After a while I progressed to crouching. Both she and Jane watched, applauded, commented, encouraged. Those times when I surfaced to find them going “YESSSSSSSSSSSS!!!!” and whooping encouragement were a high better than any drug I’ve ever tried. My confidence grew and by the end of the first session I was going in from a high crouch, or low bend, whichever way you want to look at it. I was also starting to realise how you have to point your head down, keep it between your arms, push off, aim, bring your legs up behind you like Flicka the pony having a post-feed protein rush… Gee. So many things to be aware of. Think about my legs and I’d splat in on my belly. Point downwards sufficiently and I’d forget to jump. But by the time we’d maddogged it far enough into the noon hour to make retreat inside a good idea, I felt pretty proud of myself. Grasshopper thanked the Master, and engaged to carry on, later.

a break from training….

Like the abseiling last year, the whole process was connecting me with my damage: the quivering, expect-to-be-humiliated, terrified of “failing”, self-conscious youngster who still lives inside me. Add to that the baseline fact of having my middle-aged, some-places-saggy body out in public in what is essentially underwear, and that’s a whole lot of unease to contend with. There were a couple of moments when Eleanor laughed and, though she assured me it wasn’t at me, still the paranoia kicked in immediately: I felt craven, utterly vulnerable, and possessed by a horrible mixture of fear and vicious defensiveness. Even if I could have begun to convey all of that, it really wasn’t her problem to deal with, so I just had to manage it as best I could. I couldn’t have asked for greater en-couragement than I got from them both. Still. “Have you a burden, Grasshopper?” “It is my thoughts that carry the weight, Master.”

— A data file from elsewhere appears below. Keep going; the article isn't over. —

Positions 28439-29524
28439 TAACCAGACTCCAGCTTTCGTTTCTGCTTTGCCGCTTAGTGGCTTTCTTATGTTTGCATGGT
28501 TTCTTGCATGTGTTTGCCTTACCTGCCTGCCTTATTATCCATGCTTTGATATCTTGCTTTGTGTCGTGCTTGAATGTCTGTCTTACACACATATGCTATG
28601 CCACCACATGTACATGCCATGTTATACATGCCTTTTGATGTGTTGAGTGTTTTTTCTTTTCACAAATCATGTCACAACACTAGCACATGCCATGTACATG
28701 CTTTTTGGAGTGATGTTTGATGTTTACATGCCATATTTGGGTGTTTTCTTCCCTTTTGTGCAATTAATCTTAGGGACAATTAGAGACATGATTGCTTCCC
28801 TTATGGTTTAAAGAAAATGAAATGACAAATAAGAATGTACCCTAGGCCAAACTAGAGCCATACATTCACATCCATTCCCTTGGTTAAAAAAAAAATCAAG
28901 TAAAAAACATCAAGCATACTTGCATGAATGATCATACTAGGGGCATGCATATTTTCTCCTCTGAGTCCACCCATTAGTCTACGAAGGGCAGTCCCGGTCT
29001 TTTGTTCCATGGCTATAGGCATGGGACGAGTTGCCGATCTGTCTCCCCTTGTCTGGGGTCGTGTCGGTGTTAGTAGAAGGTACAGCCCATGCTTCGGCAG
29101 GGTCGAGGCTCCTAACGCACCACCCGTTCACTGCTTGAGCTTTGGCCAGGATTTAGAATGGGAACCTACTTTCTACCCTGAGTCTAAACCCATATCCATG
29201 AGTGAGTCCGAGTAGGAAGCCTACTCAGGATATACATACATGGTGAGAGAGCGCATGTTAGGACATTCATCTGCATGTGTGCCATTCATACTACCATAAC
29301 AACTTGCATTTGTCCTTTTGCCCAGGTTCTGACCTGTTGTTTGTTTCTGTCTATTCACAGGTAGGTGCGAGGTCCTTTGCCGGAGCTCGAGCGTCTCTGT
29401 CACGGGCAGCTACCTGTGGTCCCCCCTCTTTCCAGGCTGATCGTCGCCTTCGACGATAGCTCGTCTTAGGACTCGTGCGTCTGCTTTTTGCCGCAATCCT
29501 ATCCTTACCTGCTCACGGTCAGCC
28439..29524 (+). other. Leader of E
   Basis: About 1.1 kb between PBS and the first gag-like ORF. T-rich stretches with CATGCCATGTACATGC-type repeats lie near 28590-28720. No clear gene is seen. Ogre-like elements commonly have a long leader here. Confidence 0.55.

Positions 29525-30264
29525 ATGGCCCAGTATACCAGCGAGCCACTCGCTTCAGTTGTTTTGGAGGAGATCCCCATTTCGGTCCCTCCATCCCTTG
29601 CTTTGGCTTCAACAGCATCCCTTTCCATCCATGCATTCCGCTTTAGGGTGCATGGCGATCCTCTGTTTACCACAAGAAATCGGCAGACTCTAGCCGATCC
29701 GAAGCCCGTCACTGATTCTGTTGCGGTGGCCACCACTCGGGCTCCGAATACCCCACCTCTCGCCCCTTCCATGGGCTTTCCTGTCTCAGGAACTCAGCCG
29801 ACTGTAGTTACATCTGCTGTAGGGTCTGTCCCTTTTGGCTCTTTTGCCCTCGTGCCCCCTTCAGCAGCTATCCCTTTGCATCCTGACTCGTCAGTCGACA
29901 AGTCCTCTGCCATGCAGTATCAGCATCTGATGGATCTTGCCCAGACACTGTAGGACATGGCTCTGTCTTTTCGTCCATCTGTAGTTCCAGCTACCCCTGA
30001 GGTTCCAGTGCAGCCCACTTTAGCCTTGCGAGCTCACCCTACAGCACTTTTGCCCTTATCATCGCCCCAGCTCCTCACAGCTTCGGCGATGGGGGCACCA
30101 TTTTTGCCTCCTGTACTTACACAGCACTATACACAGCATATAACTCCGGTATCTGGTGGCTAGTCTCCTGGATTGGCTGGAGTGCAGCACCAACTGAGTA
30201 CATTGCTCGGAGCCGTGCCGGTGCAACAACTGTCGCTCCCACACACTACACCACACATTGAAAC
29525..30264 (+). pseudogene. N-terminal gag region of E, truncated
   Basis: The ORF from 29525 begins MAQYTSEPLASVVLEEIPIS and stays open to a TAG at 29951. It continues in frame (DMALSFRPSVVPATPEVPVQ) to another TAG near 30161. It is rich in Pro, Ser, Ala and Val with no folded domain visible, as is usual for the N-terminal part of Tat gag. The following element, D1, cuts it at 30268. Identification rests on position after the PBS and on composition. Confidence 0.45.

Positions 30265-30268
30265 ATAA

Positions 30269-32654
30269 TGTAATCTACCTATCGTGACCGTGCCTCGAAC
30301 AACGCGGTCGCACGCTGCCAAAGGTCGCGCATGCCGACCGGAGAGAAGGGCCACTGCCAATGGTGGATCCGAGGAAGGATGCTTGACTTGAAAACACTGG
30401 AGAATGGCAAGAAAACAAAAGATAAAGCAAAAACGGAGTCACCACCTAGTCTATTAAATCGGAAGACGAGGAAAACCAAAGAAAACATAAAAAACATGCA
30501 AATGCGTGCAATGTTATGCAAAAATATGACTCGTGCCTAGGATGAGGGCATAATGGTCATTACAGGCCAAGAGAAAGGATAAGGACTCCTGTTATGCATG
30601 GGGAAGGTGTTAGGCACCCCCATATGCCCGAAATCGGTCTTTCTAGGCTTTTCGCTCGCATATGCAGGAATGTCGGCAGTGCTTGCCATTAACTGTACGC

But then there came a point during the day’s second session where I was going in from more or less upright and surfaced to hear the Master, floating on her doughnut at the far end of the pool, simply say, with a big smile, “Yes. You can dive”. I was ecstatic, and did a sort of generic successful sportsman’s hands high in the air thing (quite tricky in deep water, and with a gammy shoulder) combined with a sort of underwater ecstatic run, jump and fist pump (ditto), and bellowed with triumph and pride. Even now, recalling Eleanor saying that brings back the tears: gratitude, pride, wonder, relief, sorrow, joy. The whole shebang. Completely overwhelming. “Diving’s really addictive,” Eleanor observed, as I plunged, climbed out, plunged, climbed out, plunged again… She’s not wrong. But eventually I had to give in to how totally knackered I was. When we’d got back into the apartment, showered, thought about where to eat that evening, had a glass of wine, I shared my joy, Whatsapping some significant people and sending them the short but wondrous video of me actually diving. I lay awake that night—not obsessing about cockroaches, as I had been the first night (my bed was in the kitchen/dining area) but smiling to myself in the dark and saying, “I can dive. I can dive”. I didn’t need to write off my body, just yet. I was so very happy.